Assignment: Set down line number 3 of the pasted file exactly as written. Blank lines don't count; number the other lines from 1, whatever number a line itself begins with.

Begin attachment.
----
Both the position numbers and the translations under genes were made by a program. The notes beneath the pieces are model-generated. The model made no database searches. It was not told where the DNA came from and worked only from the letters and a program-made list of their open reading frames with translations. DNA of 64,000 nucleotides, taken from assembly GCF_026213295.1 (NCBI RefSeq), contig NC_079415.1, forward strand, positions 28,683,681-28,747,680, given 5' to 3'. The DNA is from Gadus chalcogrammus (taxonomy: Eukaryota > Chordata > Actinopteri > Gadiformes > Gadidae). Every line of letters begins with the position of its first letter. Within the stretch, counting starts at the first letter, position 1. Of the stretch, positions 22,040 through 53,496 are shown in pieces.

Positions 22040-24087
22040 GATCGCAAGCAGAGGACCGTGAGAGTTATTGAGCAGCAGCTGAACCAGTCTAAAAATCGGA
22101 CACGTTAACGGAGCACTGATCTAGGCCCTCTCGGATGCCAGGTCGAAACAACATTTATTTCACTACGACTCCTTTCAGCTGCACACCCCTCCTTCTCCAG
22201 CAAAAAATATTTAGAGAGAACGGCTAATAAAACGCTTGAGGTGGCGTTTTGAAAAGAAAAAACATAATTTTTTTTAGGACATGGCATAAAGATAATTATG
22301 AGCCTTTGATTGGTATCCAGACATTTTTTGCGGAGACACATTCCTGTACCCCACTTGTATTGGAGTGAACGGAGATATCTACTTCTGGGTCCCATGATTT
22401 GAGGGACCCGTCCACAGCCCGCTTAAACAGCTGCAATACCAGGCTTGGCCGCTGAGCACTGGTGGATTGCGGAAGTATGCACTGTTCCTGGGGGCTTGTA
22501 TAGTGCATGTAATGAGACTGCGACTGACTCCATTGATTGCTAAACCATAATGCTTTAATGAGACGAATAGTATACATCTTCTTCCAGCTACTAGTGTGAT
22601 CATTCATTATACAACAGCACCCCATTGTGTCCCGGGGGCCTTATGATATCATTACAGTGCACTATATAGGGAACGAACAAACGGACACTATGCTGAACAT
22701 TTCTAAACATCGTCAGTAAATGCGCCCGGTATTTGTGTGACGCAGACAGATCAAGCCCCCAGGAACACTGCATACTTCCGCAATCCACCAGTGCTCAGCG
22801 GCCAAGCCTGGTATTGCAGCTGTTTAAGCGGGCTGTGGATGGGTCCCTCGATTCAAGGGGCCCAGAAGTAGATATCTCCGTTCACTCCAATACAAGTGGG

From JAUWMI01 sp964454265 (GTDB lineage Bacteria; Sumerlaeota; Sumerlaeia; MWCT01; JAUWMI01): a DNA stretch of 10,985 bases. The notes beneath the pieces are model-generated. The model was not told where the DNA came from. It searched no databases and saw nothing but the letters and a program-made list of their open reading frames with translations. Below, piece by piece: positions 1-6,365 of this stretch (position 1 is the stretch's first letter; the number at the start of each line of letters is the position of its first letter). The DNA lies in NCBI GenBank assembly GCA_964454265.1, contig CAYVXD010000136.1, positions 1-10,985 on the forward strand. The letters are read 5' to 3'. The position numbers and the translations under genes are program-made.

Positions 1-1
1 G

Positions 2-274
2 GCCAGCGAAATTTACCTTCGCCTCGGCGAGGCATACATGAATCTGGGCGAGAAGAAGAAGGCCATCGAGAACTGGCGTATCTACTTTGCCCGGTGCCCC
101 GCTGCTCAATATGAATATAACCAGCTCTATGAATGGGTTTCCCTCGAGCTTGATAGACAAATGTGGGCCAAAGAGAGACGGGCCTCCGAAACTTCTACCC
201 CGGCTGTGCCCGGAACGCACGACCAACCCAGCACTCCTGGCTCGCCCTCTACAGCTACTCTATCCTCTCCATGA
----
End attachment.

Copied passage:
22040 GATCGCAAGCAGAGGACCGTGAGAGTTATTGAGCAGCAGCTGAACCAGTCTAAAAATCGGA